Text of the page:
Monday, August 29, 2011


August 2011

The mutual fund industry is passing through one of its worst phases ever with over 7 lakh investor folios closing in a span of three months between March and June 2011. As per data collated from registrars, CAMS and Karvy, investor folios have fallen from 4.72 crore in March 2011 to 4.65 crore as on June 30, 2011. Contrast this against closure of only 7 lakh folios during the 13-month period between March 2010 and March 2011. Almost 98% of these are equity folios and the lower number of NFOs has also deepened the impact of the fall. In July, a whopping 333,000 equity folios were closed. Lack of distributor support is one of the major reasons for the drop in investor folios. Out of the 90,000 AMFI-registered fund sellers, only 45,000 have completed 'know-your-distributor' requirements, as per numbers available with the industry body.

Total AUM of the mutual fund industry that fell 8% in June 2011, climbed up 8.2% (by Rs. 55,011 crore) to Rs. 7.28 lakh crore in July 2011. Liquid and Income Funds that faced huge outflow of funds during June 2011, witnessed net inflows to the tune of Rs. 35,699 crore and Rs. 15,429 crore respectively in July 2011. The inflows into this category lifted the AUM of the industry in July 2011. On the flipside, there was a net outflow of Rs. 729 crore from equity funds and Rs. 140 crore from ELSS category. The current cash holding among industry players is piling up again.

Piquant Parade

HDFC Mutual Fund, one of the leading mutual fund houses in India, and Shamrao Vithal Bank (“SVB”), one of the largest co-operative banks in India have entered into an alliance to offer the entire bouquet of HDFC Mutual Fund's schemes through the bank's 105 branches in 7 states across the country. This tie-up will give HDFC Mutual Fund an opportunity to tap customers across the bank's extensive network in 7 states and further strengthen its position in the market. At the same time, it will provide SVB customers an easy access to reliable investment products.

The Indian Institute of Management-Ahmedabad (IIMA) has launched the Indian Fund for Sustainable Energy (INFUSE) with an estimated fund size of Rs 1 billion in collaboration with the Union Ministry of New and Renewable Energy (MNRE), Technology Development Board (TDB) and British Petroleum(BP). INFUSE is the first of its kind private-public-academia partnership which the IIMA will support to incubate, build and support sustainable energy enterprises across the country. INFUSE will be managed by the IIMA`s Centre for Innovation, Incubation and Entrepreneurship (CIIE) and aims at bringing together other like-minded corporates and organisations to work collaboratively to bridge India`s energy demand-supply gap through development of sustainable entrepreneurial solutions.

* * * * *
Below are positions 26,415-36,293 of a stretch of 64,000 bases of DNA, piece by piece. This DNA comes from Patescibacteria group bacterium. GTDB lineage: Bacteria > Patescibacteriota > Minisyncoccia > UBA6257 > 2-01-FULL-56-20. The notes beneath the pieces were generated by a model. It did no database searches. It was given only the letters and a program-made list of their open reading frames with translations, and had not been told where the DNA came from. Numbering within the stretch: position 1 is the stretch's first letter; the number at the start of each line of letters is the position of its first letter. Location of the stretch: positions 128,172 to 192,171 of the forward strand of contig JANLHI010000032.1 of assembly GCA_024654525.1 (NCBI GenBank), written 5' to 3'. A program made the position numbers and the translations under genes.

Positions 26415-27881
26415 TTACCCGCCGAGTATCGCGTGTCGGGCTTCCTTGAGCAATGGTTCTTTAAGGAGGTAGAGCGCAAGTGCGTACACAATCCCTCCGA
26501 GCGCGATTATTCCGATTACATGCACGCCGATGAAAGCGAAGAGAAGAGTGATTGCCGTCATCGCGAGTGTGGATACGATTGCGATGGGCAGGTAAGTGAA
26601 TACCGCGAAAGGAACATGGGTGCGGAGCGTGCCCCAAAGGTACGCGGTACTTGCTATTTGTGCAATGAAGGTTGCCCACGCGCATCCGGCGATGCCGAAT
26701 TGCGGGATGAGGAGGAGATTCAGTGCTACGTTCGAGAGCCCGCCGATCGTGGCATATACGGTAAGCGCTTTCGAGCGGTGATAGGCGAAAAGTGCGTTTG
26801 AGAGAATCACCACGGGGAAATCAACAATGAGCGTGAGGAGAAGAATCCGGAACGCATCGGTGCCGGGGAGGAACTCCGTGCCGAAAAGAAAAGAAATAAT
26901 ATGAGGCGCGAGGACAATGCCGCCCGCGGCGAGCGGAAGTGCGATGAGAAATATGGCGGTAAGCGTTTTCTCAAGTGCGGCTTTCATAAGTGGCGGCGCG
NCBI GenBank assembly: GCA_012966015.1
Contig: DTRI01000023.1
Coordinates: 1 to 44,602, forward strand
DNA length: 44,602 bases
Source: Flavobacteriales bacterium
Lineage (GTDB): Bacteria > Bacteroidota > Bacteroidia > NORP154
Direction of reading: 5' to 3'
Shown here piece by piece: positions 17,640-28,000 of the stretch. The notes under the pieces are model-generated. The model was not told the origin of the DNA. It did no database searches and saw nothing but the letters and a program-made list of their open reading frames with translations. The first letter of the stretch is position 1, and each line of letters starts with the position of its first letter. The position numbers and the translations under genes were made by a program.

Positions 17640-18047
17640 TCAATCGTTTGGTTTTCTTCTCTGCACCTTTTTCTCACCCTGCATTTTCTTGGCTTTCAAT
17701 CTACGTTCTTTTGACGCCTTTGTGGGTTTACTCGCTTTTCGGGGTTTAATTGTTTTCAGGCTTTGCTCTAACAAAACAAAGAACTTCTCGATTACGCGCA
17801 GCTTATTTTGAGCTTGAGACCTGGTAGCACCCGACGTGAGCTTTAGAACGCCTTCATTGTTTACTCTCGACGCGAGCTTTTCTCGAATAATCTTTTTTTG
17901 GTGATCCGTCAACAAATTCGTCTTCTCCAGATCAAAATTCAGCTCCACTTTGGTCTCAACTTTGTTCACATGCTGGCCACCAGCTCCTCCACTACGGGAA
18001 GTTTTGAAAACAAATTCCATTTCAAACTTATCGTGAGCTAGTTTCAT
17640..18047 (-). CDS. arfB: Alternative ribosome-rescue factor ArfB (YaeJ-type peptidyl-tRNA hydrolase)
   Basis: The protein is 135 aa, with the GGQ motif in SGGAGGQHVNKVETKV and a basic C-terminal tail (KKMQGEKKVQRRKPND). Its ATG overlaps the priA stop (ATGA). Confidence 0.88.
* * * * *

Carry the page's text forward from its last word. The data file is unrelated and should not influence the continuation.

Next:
UTI Mutual Fund (UTI MF) launched a new online payment facility for its investors for purchasing units using their Debit Cards. For implementing this facility, UTI MF has partnered with Visa Cards. UTI MF currently offers its investors an online investment facility which enables them to purchase, redeem, switch units and register for Systematic Investment Plans using the internet banking platform. The facility of investing through debit cards will further ease the process of transacting in mutual fund units.

UTI Mutual Fund and CNBC–TV18, India’s No. 1 Business medium, will present the fifth edition of the ‘Financial Advisor Awards 2011’, a unique platform that will felicitate India’s best Financial Advisors across the country. The aim of the awards is to recognize the contribution of these financial experts in creating and preserving sustainable wealth of the masses and also help them make informed financial decisions for both, short term and long term financial planning. The awards ceremony is going to be organized in December 2011. The nominations of these prestigious awards have begun and will close on September 20, 2011.

Regulatory Rigmarole